Finely grate the zest off two lemons into the pan. Juice the lemons and add the juice. Chop the stems of asparagus and broccoli sprouts, add but keep the flower tips until later. Keep stirring and adding a little more water each time.

Once the rice is just turning al dente, add the asparagus tips, broccoli florets and some diced baby courgettes. Cook for another three minutes. Add a glass of white wine, more salt and pepper (to taste) and then stir in the mushrooms including the liquid from the mushrooms. Warm thought until the rice has fully absorbed the extra liquid. Then serve up and watch it get polished off!

Wild Chorizo Salad

Sadly I forgot to photograph this before we ate it all as it looked very pretty!

Go for a walk and see what you can find! Today I found chickweed tops, dandelion leaves (young ones only!), sorrel, lambs lettuce and some wild strawberries. In the vegetable garden I found some lollo rosso, flat and curled parsley, marjoram, chervil, fennel, nasturtium leaves and chives. I also picked nasturtium flowers an chive flowers as edible decoration. Tear or chop whatever you find into pieces and put it into a bowl.

In a dry frying pan, lightly toast some pine nuts. You could also use sunflower seeds, pumpkin seeds or split almonds. Put them aside as soon as they start to brown.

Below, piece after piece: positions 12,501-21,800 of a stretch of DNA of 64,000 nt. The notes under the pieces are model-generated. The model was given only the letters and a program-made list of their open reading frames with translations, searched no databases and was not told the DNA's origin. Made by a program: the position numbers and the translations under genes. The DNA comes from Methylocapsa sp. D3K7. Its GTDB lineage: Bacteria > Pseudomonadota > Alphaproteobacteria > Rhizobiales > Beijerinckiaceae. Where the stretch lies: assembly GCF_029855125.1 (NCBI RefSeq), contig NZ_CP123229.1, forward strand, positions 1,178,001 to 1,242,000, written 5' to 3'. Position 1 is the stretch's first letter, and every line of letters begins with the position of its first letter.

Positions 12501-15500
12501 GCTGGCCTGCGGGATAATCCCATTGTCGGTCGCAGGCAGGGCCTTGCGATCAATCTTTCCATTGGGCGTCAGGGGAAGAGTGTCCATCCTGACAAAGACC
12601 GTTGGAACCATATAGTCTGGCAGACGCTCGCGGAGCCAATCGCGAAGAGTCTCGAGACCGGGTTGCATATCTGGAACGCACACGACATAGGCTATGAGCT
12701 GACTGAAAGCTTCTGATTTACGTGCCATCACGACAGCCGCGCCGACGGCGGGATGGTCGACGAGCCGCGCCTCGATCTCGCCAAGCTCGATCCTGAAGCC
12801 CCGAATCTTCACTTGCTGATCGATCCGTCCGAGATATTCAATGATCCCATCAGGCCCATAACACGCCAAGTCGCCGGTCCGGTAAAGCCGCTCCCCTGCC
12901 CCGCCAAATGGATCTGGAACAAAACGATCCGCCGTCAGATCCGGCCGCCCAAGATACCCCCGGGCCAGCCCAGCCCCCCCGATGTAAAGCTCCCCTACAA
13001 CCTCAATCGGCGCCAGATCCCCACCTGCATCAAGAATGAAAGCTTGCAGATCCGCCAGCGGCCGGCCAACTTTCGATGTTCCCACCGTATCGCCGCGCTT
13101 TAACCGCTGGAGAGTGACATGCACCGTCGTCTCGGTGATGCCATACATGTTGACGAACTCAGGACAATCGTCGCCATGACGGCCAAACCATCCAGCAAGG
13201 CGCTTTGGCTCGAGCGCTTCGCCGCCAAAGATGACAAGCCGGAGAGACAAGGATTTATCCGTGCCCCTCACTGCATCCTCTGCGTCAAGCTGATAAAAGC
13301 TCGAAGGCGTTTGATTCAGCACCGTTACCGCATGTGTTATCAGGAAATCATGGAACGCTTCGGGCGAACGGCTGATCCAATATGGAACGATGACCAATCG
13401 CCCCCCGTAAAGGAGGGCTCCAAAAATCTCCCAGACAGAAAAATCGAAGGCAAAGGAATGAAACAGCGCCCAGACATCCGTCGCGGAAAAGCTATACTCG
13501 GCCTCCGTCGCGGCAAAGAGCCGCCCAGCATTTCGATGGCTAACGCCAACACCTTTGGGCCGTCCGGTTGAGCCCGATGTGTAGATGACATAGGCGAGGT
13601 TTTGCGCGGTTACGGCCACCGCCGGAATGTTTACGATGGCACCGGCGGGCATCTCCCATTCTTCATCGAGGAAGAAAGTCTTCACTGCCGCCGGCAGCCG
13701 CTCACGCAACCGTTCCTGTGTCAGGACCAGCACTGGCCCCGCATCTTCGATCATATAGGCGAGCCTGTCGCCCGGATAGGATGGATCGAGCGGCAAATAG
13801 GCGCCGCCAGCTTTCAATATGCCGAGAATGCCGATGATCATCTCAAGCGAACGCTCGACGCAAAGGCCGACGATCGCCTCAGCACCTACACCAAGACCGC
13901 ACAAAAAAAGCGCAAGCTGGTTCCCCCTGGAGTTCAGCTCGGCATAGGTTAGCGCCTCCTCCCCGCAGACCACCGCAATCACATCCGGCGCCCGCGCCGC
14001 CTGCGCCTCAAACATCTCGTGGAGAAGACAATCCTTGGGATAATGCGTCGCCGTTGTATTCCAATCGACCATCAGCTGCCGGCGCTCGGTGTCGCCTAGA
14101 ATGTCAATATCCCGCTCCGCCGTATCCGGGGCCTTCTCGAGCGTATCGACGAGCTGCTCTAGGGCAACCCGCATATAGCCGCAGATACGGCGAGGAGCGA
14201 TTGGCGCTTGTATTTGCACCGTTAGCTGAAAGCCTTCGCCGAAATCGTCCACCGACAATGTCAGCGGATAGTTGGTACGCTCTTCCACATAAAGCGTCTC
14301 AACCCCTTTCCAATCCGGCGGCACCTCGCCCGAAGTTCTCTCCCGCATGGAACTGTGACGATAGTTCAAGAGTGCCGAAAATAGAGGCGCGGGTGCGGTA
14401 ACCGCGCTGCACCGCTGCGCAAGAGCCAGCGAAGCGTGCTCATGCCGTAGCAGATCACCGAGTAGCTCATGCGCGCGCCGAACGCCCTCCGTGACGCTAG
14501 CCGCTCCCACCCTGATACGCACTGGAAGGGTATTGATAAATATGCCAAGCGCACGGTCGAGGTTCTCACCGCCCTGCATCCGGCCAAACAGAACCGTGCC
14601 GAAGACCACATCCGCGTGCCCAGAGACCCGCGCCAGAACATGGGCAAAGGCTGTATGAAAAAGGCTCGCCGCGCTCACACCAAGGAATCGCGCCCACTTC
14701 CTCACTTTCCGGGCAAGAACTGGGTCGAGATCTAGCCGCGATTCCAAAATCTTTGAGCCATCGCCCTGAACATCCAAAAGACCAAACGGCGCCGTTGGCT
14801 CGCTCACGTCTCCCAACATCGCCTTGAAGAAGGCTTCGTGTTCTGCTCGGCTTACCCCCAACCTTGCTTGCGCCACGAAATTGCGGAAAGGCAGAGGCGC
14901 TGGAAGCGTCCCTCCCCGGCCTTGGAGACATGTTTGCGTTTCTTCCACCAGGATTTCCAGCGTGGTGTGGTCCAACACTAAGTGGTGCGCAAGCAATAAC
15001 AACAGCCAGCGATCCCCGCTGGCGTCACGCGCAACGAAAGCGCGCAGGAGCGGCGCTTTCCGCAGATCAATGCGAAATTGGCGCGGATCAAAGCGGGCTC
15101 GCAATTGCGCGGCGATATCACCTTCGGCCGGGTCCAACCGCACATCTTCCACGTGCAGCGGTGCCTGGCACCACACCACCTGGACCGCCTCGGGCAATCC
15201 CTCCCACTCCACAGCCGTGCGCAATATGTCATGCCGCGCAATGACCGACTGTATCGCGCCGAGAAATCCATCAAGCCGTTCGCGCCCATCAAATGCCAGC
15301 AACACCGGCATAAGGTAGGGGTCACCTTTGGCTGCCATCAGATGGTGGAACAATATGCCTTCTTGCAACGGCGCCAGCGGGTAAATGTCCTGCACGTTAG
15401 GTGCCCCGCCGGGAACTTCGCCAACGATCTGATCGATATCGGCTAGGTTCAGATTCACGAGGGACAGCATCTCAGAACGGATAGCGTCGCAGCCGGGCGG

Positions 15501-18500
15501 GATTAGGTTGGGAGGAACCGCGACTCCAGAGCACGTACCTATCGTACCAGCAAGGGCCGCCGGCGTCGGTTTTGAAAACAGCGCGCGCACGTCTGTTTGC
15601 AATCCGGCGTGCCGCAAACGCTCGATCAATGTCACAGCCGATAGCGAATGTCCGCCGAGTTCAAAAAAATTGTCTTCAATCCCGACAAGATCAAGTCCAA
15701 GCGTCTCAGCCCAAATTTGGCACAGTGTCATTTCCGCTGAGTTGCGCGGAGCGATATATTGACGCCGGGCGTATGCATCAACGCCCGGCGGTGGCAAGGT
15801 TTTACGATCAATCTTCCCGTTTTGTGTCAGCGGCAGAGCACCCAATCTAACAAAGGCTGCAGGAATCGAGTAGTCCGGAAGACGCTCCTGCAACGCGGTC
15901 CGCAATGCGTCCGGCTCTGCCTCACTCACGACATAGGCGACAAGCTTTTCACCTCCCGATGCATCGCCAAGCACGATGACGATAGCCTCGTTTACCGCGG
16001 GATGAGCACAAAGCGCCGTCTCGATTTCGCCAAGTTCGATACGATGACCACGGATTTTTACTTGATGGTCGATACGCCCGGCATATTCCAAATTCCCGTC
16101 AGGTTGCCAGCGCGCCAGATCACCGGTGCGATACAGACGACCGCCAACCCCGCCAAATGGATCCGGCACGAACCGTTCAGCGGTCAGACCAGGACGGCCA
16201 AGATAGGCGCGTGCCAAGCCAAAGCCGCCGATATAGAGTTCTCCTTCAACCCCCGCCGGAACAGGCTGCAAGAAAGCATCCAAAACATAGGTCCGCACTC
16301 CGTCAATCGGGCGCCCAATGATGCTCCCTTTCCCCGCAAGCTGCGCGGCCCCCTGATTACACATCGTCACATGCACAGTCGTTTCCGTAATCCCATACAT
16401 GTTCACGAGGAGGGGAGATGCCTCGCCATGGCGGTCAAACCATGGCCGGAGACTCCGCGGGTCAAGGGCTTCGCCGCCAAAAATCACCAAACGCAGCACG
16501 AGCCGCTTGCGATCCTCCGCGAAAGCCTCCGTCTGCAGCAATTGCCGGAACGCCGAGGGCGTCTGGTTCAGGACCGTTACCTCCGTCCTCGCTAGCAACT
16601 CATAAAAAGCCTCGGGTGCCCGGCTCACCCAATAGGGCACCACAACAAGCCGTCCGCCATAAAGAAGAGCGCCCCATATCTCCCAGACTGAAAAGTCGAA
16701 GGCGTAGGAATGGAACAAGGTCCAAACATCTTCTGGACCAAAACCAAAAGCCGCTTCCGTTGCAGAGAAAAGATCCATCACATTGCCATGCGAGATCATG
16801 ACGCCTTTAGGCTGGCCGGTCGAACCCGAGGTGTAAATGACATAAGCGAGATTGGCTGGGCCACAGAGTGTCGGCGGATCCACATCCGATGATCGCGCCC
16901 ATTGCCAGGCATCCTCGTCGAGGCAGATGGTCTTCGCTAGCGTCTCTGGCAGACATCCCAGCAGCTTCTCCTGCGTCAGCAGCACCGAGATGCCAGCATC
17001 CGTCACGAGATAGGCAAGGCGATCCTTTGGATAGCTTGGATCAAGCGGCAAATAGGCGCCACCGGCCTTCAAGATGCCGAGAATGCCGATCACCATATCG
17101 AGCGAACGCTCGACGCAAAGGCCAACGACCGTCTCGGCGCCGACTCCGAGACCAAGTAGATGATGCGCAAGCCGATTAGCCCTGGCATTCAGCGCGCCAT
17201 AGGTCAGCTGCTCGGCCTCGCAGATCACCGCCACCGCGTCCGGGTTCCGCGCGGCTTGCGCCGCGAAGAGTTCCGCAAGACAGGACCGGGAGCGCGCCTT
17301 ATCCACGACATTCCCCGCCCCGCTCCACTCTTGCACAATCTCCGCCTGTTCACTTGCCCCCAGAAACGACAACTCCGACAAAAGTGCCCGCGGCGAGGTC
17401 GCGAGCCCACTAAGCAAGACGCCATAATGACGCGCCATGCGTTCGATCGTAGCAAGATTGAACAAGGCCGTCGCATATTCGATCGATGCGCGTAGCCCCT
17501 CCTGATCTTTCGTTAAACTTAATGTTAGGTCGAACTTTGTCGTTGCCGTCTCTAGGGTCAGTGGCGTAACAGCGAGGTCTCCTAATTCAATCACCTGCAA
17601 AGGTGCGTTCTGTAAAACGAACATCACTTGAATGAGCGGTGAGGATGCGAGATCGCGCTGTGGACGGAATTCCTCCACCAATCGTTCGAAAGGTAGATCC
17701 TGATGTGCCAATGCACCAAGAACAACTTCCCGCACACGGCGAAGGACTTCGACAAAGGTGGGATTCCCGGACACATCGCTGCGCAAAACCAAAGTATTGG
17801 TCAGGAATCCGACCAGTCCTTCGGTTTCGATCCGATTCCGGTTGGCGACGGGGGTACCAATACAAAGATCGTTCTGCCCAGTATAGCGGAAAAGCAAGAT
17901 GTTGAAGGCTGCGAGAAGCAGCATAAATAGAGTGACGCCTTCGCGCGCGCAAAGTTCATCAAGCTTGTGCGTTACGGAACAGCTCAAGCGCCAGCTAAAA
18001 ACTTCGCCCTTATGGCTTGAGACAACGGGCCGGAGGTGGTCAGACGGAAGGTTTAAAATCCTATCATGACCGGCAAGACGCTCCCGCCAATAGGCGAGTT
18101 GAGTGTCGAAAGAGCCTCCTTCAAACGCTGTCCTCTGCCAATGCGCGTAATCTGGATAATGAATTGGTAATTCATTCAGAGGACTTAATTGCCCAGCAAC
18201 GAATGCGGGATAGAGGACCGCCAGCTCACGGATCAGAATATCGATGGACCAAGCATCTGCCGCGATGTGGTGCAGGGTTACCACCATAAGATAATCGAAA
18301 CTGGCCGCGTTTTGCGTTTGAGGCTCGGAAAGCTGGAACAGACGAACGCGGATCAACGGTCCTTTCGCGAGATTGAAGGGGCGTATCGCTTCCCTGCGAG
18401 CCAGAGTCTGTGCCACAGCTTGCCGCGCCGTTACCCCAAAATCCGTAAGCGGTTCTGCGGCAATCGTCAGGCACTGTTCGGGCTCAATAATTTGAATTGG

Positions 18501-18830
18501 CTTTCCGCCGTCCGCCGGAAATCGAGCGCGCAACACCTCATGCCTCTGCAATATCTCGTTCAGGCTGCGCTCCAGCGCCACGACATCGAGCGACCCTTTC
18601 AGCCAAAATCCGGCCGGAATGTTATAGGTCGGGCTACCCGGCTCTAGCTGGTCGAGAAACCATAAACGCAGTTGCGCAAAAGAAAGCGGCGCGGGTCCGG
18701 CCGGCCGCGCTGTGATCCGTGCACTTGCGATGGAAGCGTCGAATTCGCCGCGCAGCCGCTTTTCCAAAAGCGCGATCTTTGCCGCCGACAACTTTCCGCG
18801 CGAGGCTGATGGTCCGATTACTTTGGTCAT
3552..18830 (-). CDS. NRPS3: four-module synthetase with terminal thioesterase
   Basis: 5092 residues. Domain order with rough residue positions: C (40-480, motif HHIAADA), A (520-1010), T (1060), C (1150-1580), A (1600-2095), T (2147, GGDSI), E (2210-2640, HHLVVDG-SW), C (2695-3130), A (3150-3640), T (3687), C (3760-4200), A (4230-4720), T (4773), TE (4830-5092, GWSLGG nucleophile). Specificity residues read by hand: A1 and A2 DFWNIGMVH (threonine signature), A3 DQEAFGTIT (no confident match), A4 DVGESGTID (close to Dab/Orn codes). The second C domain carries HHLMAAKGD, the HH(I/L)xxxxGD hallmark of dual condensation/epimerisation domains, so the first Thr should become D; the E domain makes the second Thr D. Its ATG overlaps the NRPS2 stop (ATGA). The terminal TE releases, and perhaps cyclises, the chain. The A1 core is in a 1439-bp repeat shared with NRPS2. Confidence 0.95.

Take a chunk of cheap chorizo, cube it and gently fry it. Once the fat is released add a good slug of sherry and simmer on low for a further five minutes.

Drain off the cooking liquid into a jug. Add olive oil and vinegar to the jug – in this case it was homemade blackcurrant balsamic vinegar – and mix well together with an optional clove of crushed garlic.

Toss the chorizo cubes, pine nuts and cubed feta cheese into the salad leaves and drizzle over the warm dressing.

Common Wood Sorrel – Oxalis acetellosa

These pretty leaves have a distinctive sharp sorrel flavour and make a lovely addition to a wild salad, or as a garnish to a soup or dish. They are best picked early in the spring but these were still delicious in August (best not eaten in large quantities as they do contain small amounts of oxalic acid but it has been safely eaten by humans for hundreds of years). They can be found in woodlands, especially in mossy banks near beech trees, and are often in the company of wood anemones.

Oxalis acetosa



There’s a lot of plump blackcurrants (Ribes nigra) this year and luckily 101 things to do with them. Full of vitaminC and flavonoids, they bestow many health benefits as well as great taste! This year I used them to make cordial (far tastier than shop-bought brands) and Blackcurrant Vinegar. The cordial, diluted with prosecco or cava, makes a lovely Kir Royale.

Meadowsweet Cordial

Meadowsweet flowers

If you like Elderflower Cordial you’ll love this! It has a sweet, honeyed flavour that is perfect diluted with fizzy water. “Children’s Champagne” I told a young man who tried it at the wild food demonstration we at SWHA did, at the Big Tent Festival on Sunday. It’s very easy to make.

Take a large sauce pan and bring two litres of water to the boil. Dissolve about 250 grams of sugar in it and the juice of two lemons (optional). Then add four large handfuls of meadowsweet flowers (about 50) to the pan, submerge in the boiling water for three minutes and remove from the heat to infuse. Overnight is ideal but even an hour or two makes a tasty cordial.